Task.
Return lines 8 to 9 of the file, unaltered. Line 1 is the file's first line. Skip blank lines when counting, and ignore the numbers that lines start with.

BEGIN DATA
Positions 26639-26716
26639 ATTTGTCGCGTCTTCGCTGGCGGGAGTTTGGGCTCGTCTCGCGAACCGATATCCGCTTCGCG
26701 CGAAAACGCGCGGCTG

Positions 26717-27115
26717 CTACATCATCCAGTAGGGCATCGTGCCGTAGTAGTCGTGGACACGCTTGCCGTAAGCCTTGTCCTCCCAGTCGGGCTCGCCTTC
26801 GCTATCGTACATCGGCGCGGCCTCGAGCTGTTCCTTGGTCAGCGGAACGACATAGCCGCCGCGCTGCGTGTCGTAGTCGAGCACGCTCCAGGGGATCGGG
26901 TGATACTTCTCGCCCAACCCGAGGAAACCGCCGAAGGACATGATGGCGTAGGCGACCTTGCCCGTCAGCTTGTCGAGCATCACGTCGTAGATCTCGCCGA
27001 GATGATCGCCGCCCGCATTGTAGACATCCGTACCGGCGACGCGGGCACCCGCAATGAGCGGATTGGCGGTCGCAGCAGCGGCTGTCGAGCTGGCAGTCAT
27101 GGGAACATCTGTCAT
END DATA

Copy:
27001 GATGATCGCCGCCCGCATTGTAGACATCCGTACCGGCGACGCGGGCACCCGCAATGAGCGGATTGGCGGTCGCAGCAGCGGCTGTCGAGCTGGCAGTCAT
27101 GGGAACATCTGTCAT